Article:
Monday, August 2, 2010

Plumbing History

Sometimes history is written in unexpected the loops and curls of ancient plumbing pipe underneath our poorly-draining kitchen sink. Husband bravely explored crawl space and found a weird situation.

In this drawing, the kitchen is the little add-on room at the top. #2 is the washing machine, #3 is the kitchen sink. #10 is some twirly flexible pipe added from the tankless water heater above the washer to the kitchen sink. At any rate, the kitchen sink and washer are draining into a big pipe that heads east out of the east end of the kitchen.

This big pipe appears to have once been connected to the toilet (#5) and tub (#7) drains. Now, the big pipe is severed. A newer pipe, (#6), takes the bathroom drainage out the front, or western side, of the house towards the street, in which there are manholes that YCUA occasionally accesses.

Our 1948 one-street subdivision, optimistically named "Audubon Gardens," consists of mostly tiny 780-square-foot homes. Was there an original sewer line to the east? Was this cheaply or inefficiently done? Was a later better one built under the street? Why was only part of the home drainage left connected to the eastward one? Where is that eastward effluent going?

Our effort to solve the mystery of the slow kitchen drain has raised more questions about the house's history than it answered.


Anonymous said...

Once upon a time, it was not uncommon for kitchen sink drains to just... drain to the backyard. Perhaps that is worth investigating- are there any low spots back there?

Dusty D said...

I've actually read of just this situation--kitchen plumbing that ran right into the backyard, just the way folks used to heave slops out the back kitchen door in earlier times.

There are no low spots or boggy spots back there (but its a sandy yard). We did have one especially virulent trash tree this year though, which is right where the eastward pipe would be if there is one down there.

Anyone have one a them ground-penetrating radar units I could borrow? (I'll have to take it over to Prospect Park, too, so you might not get it back for awhile...)

Dusty D said...

Hey, can I blog about my septic system some more? I'm guessing you've been hitting "Refresh" all day in the hopes of reading more on this topic.

So my husband contacted the YCUA with the question about the apparent 2 drainage systems.

Did they give him the runaround? Did they put him on hold? Force him through a phone tree? Tell him the records were in the vault available only via FOIA?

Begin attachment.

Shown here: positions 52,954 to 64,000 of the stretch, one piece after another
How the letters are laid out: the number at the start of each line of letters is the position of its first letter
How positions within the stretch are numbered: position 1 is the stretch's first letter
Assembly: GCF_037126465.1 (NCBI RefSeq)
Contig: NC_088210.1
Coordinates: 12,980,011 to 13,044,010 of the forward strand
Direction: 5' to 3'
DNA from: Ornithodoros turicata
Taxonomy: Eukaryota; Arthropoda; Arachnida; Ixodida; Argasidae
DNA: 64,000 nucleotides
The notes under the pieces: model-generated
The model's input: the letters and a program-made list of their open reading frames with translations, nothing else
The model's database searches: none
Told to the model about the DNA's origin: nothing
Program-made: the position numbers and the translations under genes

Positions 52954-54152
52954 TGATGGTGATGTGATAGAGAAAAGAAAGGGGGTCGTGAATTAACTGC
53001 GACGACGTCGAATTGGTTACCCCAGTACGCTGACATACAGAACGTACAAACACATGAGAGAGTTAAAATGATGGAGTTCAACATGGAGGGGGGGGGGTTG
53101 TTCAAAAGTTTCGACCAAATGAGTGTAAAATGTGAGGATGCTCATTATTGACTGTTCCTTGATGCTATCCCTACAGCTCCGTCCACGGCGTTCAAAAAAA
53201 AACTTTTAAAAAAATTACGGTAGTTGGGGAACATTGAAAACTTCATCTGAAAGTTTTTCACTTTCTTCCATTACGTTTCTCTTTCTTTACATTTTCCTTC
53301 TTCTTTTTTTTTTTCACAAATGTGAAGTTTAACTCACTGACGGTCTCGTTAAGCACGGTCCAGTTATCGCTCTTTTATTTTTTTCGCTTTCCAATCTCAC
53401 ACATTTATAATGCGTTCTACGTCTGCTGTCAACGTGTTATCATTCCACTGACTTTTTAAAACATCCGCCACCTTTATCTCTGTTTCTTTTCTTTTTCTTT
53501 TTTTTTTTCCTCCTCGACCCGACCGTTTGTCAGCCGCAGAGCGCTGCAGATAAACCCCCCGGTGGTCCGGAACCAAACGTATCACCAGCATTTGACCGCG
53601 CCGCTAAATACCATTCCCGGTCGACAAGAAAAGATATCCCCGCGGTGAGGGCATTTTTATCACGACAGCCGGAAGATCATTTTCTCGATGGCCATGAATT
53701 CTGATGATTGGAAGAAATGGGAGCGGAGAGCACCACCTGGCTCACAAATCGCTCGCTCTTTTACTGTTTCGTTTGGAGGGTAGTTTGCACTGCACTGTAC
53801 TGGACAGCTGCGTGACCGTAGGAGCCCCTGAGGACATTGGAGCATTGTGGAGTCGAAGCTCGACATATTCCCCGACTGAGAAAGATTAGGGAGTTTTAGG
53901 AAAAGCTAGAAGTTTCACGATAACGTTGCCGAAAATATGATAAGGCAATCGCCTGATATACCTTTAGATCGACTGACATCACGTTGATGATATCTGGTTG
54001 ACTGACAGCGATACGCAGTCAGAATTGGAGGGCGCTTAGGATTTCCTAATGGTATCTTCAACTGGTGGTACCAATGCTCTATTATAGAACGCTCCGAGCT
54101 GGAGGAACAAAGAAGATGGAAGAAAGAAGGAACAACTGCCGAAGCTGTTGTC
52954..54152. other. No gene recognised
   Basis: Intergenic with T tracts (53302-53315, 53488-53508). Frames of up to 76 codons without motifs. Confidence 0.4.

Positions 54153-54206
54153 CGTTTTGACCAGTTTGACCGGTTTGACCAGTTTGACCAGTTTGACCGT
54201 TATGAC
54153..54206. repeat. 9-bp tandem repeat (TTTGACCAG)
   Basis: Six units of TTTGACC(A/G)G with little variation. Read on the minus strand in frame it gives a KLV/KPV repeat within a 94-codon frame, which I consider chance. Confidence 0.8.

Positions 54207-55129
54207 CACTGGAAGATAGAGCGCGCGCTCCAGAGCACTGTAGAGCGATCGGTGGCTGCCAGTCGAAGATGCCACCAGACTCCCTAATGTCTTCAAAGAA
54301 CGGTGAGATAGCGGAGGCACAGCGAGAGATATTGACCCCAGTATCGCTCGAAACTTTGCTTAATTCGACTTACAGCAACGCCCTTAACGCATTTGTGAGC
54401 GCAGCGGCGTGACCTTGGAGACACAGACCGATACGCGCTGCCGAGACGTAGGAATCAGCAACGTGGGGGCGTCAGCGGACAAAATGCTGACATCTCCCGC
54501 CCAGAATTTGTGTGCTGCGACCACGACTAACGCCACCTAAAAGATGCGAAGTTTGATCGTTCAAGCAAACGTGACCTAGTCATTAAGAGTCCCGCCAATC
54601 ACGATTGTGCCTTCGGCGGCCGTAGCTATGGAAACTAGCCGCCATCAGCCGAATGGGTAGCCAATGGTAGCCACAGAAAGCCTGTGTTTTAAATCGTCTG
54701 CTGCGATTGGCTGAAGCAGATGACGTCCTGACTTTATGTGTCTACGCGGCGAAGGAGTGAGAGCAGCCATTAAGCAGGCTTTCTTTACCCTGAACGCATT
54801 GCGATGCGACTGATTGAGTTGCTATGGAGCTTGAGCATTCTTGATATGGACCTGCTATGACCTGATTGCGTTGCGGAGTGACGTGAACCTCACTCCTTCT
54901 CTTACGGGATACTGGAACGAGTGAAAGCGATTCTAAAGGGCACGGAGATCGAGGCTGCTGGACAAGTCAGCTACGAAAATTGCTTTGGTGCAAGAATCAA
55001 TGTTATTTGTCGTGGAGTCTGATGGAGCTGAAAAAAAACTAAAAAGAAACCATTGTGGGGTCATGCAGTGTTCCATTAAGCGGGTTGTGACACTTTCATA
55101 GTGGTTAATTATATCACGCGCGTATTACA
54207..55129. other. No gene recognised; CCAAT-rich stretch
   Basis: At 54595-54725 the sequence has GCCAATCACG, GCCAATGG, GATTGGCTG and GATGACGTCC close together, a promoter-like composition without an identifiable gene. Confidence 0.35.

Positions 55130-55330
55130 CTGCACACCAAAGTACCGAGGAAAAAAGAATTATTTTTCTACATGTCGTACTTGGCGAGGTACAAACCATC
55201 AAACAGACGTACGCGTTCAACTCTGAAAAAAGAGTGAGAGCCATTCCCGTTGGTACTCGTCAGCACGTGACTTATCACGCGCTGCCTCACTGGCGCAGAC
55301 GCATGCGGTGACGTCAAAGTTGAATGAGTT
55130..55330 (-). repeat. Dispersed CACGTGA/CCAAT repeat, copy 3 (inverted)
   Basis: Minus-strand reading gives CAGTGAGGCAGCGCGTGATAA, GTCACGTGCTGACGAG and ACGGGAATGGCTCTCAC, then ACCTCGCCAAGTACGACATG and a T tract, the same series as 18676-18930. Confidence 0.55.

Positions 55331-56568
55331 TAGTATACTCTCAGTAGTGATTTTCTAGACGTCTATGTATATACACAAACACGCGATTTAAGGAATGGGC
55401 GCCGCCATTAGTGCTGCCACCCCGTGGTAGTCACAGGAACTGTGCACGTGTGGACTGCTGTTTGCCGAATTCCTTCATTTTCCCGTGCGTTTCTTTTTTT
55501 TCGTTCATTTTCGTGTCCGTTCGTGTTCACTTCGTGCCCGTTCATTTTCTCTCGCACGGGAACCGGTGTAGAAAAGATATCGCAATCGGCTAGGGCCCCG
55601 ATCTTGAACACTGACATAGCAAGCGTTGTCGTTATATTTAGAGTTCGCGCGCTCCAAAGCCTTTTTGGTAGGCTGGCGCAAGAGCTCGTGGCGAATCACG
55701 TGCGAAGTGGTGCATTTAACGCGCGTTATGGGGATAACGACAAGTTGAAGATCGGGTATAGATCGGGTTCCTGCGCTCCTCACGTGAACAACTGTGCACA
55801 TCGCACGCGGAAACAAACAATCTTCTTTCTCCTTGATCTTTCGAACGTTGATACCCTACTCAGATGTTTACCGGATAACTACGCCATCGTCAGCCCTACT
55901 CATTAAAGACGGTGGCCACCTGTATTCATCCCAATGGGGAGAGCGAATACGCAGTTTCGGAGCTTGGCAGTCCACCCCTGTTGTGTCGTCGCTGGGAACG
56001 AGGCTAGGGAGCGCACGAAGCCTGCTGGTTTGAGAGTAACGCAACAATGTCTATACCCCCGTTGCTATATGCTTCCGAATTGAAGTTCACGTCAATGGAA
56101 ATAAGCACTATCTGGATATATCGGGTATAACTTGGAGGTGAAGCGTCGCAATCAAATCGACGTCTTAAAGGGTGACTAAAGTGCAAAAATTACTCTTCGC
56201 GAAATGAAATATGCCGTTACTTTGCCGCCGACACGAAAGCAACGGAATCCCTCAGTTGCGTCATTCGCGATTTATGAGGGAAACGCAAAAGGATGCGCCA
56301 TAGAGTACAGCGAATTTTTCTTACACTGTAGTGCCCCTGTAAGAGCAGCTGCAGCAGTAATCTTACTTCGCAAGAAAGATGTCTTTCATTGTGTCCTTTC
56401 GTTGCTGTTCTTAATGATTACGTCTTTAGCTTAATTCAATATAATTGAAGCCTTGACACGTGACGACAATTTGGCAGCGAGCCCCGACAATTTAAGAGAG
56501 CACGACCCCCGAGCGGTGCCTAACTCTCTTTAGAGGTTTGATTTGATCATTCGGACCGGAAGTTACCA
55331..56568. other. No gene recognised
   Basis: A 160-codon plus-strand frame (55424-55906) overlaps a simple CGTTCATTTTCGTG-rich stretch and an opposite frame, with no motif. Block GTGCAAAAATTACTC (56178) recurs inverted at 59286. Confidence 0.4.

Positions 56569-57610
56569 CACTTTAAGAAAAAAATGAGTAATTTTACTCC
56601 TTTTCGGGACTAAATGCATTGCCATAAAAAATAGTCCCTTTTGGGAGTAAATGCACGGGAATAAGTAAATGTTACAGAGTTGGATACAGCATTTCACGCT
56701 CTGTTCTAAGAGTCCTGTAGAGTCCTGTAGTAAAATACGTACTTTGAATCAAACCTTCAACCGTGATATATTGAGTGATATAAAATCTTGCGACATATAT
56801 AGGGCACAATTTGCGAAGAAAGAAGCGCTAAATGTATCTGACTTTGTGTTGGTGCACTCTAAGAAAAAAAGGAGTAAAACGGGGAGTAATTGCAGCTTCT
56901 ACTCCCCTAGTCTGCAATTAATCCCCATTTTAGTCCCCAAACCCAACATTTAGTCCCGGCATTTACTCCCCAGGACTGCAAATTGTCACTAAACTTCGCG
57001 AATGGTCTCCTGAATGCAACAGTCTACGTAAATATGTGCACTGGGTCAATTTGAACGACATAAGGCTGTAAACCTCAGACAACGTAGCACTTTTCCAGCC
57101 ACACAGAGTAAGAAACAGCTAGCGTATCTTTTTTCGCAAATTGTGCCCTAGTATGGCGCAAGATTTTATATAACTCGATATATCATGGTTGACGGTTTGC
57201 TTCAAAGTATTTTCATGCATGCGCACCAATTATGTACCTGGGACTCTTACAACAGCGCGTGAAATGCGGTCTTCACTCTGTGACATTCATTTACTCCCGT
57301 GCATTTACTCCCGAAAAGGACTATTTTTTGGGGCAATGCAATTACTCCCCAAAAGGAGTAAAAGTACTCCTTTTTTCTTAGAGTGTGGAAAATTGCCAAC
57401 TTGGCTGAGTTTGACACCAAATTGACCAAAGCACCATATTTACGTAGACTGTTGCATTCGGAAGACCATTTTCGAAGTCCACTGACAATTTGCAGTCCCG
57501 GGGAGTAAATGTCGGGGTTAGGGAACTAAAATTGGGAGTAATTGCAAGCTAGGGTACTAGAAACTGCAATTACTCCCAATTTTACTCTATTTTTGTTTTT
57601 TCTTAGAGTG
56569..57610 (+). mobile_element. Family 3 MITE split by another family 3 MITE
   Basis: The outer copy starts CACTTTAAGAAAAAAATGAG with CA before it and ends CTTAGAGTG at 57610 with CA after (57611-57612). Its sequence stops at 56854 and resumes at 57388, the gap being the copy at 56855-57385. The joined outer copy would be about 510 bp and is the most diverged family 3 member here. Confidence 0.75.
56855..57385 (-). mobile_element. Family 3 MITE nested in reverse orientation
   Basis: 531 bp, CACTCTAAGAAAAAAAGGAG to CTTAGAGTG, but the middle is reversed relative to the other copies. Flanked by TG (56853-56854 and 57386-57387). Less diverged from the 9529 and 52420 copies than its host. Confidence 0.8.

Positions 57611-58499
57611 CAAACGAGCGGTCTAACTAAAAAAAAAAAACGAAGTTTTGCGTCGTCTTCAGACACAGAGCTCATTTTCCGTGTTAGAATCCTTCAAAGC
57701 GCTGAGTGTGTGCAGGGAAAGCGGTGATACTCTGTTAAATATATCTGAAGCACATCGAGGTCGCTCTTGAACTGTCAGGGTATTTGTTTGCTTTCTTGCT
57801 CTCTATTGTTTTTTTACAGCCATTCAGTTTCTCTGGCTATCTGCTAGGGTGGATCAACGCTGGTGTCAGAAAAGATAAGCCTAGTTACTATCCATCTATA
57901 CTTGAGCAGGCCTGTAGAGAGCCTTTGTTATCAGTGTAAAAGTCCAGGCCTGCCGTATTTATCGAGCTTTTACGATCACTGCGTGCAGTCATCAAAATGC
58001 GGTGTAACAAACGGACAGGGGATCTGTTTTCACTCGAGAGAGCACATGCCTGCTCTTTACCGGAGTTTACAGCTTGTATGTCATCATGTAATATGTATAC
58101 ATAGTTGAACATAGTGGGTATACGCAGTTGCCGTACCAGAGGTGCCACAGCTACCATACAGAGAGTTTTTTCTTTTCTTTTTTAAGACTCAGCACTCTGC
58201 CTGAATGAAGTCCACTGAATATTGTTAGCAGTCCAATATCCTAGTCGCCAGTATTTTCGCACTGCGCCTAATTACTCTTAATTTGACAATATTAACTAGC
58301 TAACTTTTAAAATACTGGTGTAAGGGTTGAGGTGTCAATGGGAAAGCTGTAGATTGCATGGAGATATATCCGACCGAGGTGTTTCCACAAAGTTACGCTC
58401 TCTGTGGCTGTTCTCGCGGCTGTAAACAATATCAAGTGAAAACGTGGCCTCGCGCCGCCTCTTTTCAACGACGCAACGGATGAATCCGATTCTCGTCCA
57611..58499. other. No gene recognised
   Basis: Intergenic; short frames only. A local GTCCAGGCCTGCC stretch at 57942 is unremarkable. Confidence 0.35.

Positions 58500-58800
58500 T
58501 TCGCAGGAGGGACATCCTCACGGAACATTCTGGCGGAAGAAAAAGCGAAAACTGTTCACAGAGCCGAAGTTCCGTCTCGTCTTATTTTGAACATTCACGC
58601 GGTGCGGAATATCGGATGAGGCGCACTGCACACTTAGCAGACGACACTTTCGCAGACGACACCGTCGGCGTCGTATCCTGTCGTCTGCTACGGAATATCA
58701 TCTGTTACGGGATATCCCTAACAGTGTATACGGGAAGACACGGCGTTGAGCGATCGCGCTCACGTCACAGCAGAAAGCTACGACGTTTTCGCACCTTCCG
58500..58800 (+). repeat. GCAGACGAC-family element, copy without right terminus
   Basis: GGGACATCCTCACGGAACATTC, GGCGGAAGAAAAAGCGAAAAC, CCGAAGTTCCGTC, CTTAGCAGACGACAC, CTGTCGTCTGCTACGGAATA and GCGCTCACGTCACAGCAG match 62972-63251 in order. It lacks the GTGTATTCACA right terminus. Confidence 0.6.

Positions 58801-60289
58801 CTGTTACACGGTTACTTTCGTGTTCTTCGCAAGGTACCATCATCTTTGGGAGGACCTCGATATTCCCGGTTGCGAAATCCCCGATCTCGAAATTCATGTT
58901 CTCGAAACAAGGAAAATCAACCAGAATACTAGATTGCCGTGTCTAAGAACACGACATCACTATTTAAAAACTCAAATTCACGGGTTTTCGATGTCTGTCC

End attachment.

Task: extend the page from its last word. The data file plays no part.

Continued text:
Nope. YCUA engineering manager Scott Westover got RIGHT back to him with this informative and fascinating reply:

"YCUA maintains a sanitary sewer in Bagley
Avenue. The next sanitary sewer that we have record of to the east is in
Hollis. We don't have any record of sanitary sewer in the rear yards between
Bagley and Hollis. I think it is very unlikely that a residence on Bagley would

have been connected to the sanitary sewer in Hollis, especially given the fact that the sewers in both streets appear to have been installed at the same time, during 1955. I suspect that the old iron pipe exiting the house to the east was/is connected to the septic field...Assuming the old pipe is indeed connected to a septic field it would be my recommendation that the plumbing be redirected to the pipe discharging to Bagley and plug the old pipe going out to the east. If the old pipe has a cleanout or similar means of access, you may want to have a plumber perform a television inspection."

How about that?! Talk about interesting. Our house was built in 1948. The first resident was Warren L. Taylor, an Army soldier and likely WWII veteran. There's a board in the attic that has his name and the name of an Army base in Texas.

It's crazy to think that this tiny 1/10th acre lot had its own septic field while Warren lived here. I've also discovered a weird subterranean trash pile in the far corner of the lot (now re-covered).

Pretty darn interesting. For about 8 years, our house was piped to a backyard septic field. Weird and interesting.

No wonder I have the best tomatoes on my block.

They're grown with seasoned poop from the Greatest Generation.

BF said...


I clicked on the "Effluent" label, hopefully expecting a whole series of DD postings I had forgotten about. All there is is just this one though.

I hope to see some more!

The Blue Man Group has a whole item on indoor plumbing. (If you've never taken the train to Chicago to see the BMG show, I highly recommend it. The first time I saw them, by the end of the show my face hurt from laughing so much!

Dusty D said...

The people have spoken...I'll keep an eye out for more "Effluent"-worthy posts. :D

Thanks for the BMG tip as well...